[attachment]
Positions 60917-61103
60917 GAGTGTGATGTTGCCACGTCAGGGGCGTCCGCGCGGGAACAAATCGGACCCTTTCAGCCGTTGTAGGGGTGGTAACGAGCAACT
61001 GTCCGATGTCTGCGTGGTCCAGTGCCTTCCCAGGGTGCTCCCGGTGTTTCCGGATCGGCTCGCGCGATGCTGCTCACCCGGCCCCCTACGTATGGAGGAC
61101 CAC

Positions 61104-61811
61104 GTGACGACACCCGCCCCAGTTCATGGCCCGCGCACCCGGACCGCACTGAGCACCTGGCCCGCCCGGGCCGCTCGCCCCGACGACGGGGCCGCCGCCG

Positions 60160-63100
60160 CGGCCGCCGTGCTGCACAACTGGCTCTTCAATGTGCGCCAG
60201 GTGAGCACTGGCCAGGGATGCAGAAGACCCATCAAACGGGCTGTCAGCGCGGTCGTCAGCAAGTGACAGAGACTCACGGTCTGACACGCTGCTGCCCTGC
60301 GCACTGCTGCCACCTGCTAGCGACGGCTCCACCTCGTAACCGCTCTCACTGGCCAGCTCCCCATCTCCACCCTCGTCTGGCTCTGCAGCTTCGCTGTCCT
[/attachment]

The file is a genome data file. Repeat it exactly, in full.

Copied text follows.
Positions 60917-61103
60917 GAGTGTGATGTTGCCACGTCAGGGGCGTCCGCGCGGGAACAAATCGGACCCTTTCAGCCGTTGTAGGGGTGGTAACGAGCAACT
61001 GTCCGATGTCTGCGTGGTCCAGTGCCTTCCCAGGGTGCTCCCGGTGTTTCCGGATCGGCTCGCGCGATGCTGCTCACCCGGCCCCCTACGTATGGAGGAC
61101 CAC

Positions 61104-61811
61104 GTGACGACACCCGCCCCAGTTCATGGCCCGCGCACCCGGACCGCACTGAGCACCTGGCCCGCCCGGGCCGCTCGCCCCGACGACGGGGCCGCCGCCG

Positions 60160-63100
60160 CGGCCGCCGTGCTGCACAACTGGCTCTTCAATGTGCGCCAG
60201 GTGAGCACTGGCCAGGGATGCAGAAGACCCATCAAACGGGCTGTCAGCGCGGTCGTCAGCAAGTGACAGAGACTCACGGTCTGACACGCTGCTGCCCTGC
60301 GCACTGCTGCCACCTGCTAGCGACGGCTCCACCTCGTAACCGCTCTCACTGGCCAGCTCCCCATCTCCACCCTCGTCTGGCTCTGCAGCTTCGCTGTCCT